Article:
It is in a particular context that the project Opengela celebrated it’s one year of existence. Its partners decided that the best way to celebrate was digitally, surrounded by representatives of 6 fellow One-Stop-Shops European Projects. This anniversary webinar took place on the 12th of May 2020, gathering 180 attendees from 26 countries. It intended to reflect on different European OSS projects on the challenges and opportunities urban regeneration can raise in the context of the COVID-19 pandemic.
Ignacio de la Puerta, the Opengela Coordinator and Director for Urban Regeneration and Territorial Planning in the Basque Government, opened the session. He started by raising the question “How can we face the new reality?“, and highlighted the necessity of collective brainstorming in this period of uncertainty. Ignacio made clear that, regarding the challenges posed by the health crisis for OSS projects, regional and local governments have an important role to play as they are the ones who are closer to the citizens.
On that note, Christophe Milin from EASME (the European Agency for small and medium enterprises) added that the Covid19 crisis is an opportunity to help us prepare for a future crisis, as the Climate Crisis. But this raises the questions: how do we take this opportunity, where do we go and with what tools? These are some of the questions the panellists tried to answer through specific examples of OSS.
During the webinar, it appeared clearly that, in addition to the obvious health consequences, the most striking impact for the target groups of the Opengela project (vulnerable neighbourhoods) would be economic and social: unemployment, increased dependency, etc. In short, social and economic imbalances will be accentuated, with as a consequence a paralysis of investment possibilities. This raises a basic problem: How is it possible to encourage a neighbourhood to invest, when there are significant parts of the society that see their jobs put at risk, are left unemployed or under a psychological environment necessity to spend as little as possible?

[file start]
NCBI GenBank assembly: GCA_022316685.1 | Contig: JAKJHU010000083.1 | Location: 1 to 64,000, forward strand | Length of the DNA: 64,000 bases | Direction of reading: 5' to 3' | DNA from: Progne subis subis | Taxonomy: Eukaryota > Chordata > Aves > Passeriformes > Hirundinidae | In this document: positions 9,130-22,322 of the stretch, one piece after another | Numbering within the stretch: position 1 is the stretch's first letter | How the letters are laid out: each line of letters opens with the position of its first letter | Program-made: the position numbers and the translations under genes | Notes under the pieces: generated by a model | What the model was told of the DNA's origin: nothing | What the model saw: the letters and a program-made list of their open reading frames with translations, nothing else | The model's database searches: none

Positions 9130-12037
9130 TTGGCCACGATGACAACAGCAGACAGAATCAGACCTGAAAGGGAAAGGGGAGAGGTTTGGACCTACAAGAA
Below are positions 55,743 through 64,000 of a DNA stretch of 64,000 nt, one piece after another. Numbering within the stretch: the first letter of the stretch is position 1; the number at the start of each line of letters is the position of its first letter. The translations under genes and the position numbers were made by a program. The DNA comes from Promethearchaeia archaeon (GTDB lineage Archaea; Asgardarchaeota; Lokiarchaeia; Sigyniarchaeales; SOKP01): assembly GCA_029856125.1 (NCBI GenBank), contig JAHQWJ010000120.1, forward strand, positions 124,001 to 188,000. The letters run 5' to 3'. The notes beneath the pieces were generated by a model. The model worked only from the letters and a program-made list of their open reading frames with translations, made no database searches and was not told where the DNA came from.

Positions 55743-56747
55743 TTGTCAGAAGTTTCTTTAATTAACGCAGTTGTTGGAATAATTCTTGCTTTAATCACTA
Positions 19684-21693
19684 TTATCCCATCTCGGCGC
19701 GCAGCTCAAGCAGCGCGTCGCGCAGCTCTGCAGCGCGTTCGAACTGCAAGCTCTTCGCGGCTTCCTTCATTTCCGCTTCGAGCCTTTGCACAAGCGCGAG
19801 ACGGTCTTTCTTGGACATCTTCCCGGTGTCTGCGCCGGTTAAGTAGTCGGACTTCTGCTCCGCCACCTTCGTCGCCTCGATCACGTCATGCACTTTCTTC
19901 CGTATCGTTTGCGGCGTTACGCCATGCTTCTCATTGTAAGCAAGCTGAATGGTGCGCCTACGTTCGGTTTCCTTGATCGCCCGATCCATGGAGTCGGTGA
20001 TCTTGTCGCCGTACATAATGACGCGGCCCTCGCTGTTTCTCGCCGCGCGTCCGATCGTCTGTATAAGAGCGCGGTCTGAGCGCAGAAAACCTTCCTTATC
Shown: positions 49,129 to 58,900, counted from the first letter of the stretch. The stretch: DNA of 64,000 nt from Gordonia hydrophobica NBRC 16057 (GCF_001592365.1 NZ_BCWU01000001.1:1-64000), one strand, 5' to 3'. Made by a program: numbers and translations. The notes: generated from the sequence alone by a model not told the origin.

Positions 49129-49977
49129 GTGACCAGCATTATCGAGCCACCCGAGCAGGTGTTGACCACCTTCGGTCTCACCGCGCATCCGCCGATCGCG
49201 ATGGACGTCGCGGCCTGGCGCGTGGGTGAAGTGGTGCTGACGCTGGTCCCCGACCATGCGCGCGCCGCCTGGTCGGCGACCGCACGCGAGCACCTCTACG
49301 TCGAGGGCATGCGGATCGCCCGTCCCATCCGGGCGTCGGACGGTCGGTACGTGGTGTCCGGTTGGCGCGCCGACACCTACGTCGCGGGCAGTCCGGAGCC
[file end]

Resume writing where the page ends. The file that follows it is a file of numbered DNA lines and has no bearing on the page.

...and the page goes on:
With that question in mind, the webinar continued with the presentation of The Opengela peer project, EuroPACE. It has developed an innovative home-based financing formula that allows long-term loans at affordable rates for all homeowners, including those in a vulnerable condition. Davide Cannarozzi elaborated on this effort for eco-sustainable renovations. The need for affordable and smart funding is one of the keys. He added that “The access to finance, in a crisis context, will be really important, how to pay will become more important“. Stephan Hartmann from RenooBooster also highlighted the issue of accessing funds by saying: “We have done an assessment of our project and the conclusion is that we don’t have to change the basis of our framework, but of course, financing is more of an issue now“.
Other speakers repeated that the post-covid19 challenges will centre around the question of financing, but this is not the only issue. Home renovation must be integrated with other measures. As an example, Cecilia Hugony from CitiesSharing explained that their goal was to decrease by 50% the use of energy with a strategy focused on ecodesign combined with a simplification of physical meetings post-Covid19.
Another lesson taught by this crisis is the need to guarantee health as an essential element of our life. The sanitary conditions of the houses in which we live therefore become an element of the first order to transform our society into a more resilient one. On this note, Andoni from the Opengela project commented that “the concept of home has changed so much into a wider concept. It has turned into a school, a work centre (…) it is not about refurbishing, it is something deeper to adapt to the ‘new normal’ situation“. In that sense, SuperHomes, another OSS Project, gives us a good example. It focuses exactly on the health component of our homes. The initiative supports homeowners in a residential deep retrofit to achieve more comfortable, healthier homes with better air quality through sensible and cost-effective energy measures.
Wrapping up with the session, the panellists concluded that financing is as important as innovative ideas to get projects going. However, technical assistance and providing tailored advice to homeowners will be more important. The COVID-19 situation is not only a stress test for One-Stop-Shops business models, but for every action that is taken to tackle the climate crisis. This emphasizes the need to ensure that the EU Renovation Wave we are constructing is local, bottom-up, green and fair!
If you missed the Webinar, check out the recording here! Don’t miss the Radio interview of the Opengela Coordinator, Ignacio de la Puerta and Davide Cannarozzi on the EUROPACE project, accessible here (in Spanish).